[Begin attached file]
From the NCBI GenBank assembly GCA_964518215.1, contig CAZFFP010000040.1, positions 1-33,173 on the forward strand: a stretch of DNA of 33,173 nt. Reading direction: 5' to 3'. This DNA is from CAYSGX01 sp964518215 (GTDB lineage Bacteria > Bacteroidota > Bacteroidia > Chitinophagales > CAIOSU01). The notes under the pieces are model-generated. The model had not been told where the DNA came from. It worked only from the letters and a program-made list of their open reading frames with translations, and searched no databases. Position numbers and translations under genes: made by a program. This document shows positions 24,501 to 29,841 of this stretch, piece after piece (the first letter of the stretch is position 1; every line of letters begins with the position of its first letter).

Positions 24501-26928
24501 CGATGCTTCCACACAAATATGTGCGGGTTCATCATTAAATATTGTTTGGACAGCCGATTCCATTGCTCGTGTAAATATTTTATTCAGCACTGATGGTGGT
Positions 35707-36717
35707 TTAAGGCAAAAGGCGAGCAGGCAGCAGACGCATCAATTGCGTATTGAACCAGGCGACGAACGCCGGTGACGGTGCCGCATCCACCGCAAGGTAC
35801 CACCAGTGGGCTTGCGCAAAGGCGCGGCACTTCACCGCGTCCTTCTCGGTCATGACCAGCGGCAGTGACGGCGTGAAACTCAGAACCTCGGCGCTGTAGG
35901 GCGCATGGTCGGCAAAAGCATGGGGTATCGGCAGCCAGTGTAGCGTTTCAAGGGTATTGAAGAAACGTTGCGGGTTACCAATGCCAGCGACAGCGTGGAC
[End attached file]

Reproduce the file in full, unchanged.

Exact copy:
From the NCBI GenBank assembly GCA_964518215.1, contig CAZFFP010000040.1, positions 1-33,173 on the forward strand: a stretch of DNA of 33,173 nt. Reading direction: 5' to 3'. This DNA is from CAYSGX01 sp964518215 (GTDB lineage Bacteria > Bacteroidota > Bacteroidia > Chitinophagales > CAIOSU01). The notes under the pieces are model-generated. The model had not been told where the DNA came from. It worked only from the letters and a program-made list of their open reading frames with translations, and searched no databases. Position numbers and translations under genes: made by a program. This document shows positions 24,501 to 29,841 of this stretch, piece after piece (the first letter of the stretch is position 1; every line of letters begins with the position of its first letter).

Positions 24501-26928
24501 CGATGCTTCCACACAAATATGTGCGGGTTCATCATTAAATATTGTTTGGACAGCCGATTCCATTGCTCGTGTAAATATTTTATTCAGCACTGATGGTGGT
Positions 35707-36717
35707 TTAAGGCAAAAGGCGAGCAGGCAGCAGACGCATCAATTGCGTATTGAACCAGGCGACGAACGCCGGTGACGGTGCCGCATCCACCGCAAGGTAC
35801 CACCAGTGGGCTTGCGCAAAGGCGCGGCACTTCACCGCGTCCTTCTCGGTCATGACCAGCGGCAGTGACGGCGTGAAACTCAGAACCTCGGCGCTGTAGG
35901 GCGCATGGTCGGCAAAAGCATGGGGTATCGGCAGCCAGTGTAGCGTTTCAAGGGTATTGAAGAAACGTTGCGGGTTACCAATGCCAGCGACAGCGTGGAC